Passionate about problem solving, Moshal alum and accounting graduate, Asanda Mini hopes to use her financial savvy to build a life of her own, whilst empowering others.
After completing her BCom in Accounting, Asanda did a PGDA (post graduate diploma in accounting) at Rhodes university. She’s currently in her second year of articles at BDO Cape Inc in Cape Town.
In choosing a career in accounting, Asanda built on her passion for numbers. “I grew up wanting to be a doctor or nurse, but I then realised that I don’t like biology,” she laughs. “When I was in high school, I preferred numbers and that’s why I did accounting. The subject was my strength at that time, but now I realise it was the idea of solving problems and adding value in the business world that mainly drove me to pursue a career in accounting.”
“I also had a drive and passion in terms of entrepreneurship.” While she’s currently busy with her articles, Asanda has already started her first business. “I do beaded watches – I bead the straps; we sell them, and we also do one for iPhones. I’m in the business with my boyfriend. We started last year, and it hasn’t been doing too badly. Hopefully we’ll start more businesses in the future.”
A strong support system
Born and bred in Langa, Cape Town, Asanda lived with her mother and two sisters. “I grew up in a household with women,” she says. “I also have two nephews and a niece. My father was on and off in terms of being active in my life and he didn’t do much.” Asanda’s mother and sisters, however, gave her the foundation she needed to pursue her academic goals. “My family was very supportive in terms of me going to university and during my time there as well. While I’m inspired by many people, my most important inspiration remains my mother.”
Asanda’s family was also there to help her through any obstacles she encountered growing up. “Home was there for me in terms of speaking out and helping me with the challenges I faced,” she says. School also provided an important foundation. “I had the opportunity to go to a LEAP Science and Maths School. We had a life orientation class, but it wasn’t a normal class where we’d write in books and have teaching moments. Rather we’d sit in a circle and speak about different topics – for example, on Mondays we’d discuss our weekends, or we’d have a drug awareness week and so on. They were there to help out – it was a group home vibe where you could speak to people at the school.”
The need for networking
Asanda says that one of the most important tools Moshal provided was the chance to network with industry experts. “For me, the different workshops and seminars we attended were mainly about meeting the people in the panel and getting to know more about the industry. Even as part of the alumni, we still have seminars where we meet people in the working world, who help us to cope in our industries and give us other important tools. As much as I learnt a lot as a student, the learning is still ongoing in the alumni stage.”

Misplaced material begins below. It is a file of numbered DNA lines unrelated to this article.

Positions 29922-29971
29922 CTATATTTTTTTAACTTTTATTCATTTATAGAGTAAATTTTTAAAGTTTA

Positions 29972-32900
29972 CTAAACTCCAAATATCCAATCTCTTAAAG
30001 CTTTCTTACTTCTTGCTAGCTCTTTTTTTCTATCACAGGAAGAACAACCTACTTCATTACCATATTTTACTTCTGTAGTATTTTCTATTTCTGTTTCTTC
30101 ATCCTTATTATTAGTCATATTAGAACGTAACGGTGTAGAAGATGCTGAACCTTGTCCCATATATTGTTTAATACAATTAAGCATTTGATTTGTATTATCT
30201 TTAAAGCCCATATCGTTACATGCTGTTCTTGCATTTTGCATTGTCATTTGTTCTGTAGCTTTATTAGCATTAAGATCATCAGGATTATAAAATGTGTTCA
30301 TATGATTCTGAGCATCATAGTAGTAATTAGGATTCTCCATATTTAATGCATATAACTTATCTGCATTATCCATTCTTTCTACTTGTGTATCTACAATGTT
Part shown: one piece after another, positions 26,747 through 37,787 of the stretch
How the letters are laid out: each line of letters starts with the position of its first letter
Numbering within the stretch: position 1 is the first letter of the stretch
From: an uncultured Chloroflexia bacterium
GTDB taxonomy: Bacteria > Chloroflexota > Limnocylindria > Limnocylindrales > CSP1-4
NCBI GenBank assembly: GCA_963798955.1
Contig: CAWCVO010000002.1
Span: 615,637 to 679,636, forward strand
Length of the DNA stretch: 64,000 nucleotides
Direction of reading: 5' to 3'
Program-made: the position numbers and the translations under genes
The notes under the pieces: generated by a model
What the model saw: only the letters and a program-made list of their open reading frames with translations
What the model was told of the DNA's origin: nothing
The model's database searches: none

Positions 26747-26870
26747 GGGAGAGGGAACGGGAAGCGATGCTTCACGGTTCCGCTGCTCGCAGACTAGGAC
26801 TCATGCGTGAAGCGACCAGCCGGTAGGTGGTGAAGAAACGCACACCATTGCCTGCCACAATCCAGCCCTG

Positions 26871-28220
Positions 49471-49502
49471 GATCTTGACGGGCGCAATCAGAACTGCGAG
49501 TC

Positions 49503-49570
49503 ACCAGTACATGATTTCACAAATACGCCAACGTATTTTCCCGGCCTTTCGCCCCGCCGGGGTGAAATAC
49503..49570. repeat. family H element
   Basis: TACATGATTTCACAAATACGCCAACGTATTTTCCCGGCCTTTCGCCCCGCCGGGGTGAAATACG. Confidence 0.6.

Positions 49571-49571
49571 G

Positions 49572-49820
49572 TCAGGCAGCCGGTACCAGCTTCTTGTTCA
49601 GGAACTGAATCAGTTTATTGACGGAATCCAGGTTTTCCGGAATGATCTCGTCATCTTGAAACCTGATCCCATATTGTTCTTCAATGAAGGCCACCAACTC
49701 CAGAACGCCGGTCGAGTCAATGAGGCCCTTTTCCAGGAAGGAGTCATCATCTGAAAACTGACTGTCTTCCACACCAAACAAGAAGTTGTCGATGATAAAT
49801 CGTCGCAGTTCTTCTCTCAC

The Moshal values of integrity and respect lend themselves to building relationships, says Asanda. “You grow up having to respect your elders and your peers, but it’s more than that. The values spoke to me about believing that wherever you go and whichever people you meet throughout your life, you must be respectful and open and honest with them to build relationships and networks. Within the Moshal Scholarship Program, you get to meet people with whom you build lifelong relationships. You meet other students, not realising that one day you’ll be helping each other out with anything and everything.”
Staying on track
Asanda was largely motivated to succeed by her need for independence. However, she’ll never forget where she came from. “When I was still studying what kept me motivated was that I wanted a life of my own and I wanted to give back to my mother and my community,” she says. “The fact that I wanted to become someone in the future also motivated me.”
The people around her also kept her going. “Having close relationships with people who encourage you to improve is important. Sometimes you don’t see yourself as being an inspiration already, but you have people who put a mirror up to your face and show you – “look where you are now”.”
“You can still always do better and do more though,” she adds. Guided by this belief Asanda is committed to paying it forward within her community. “In university, I did a career day event with an organisation in Langa. I did some tutoring last year with a few children in my street and I plan to do more of that.”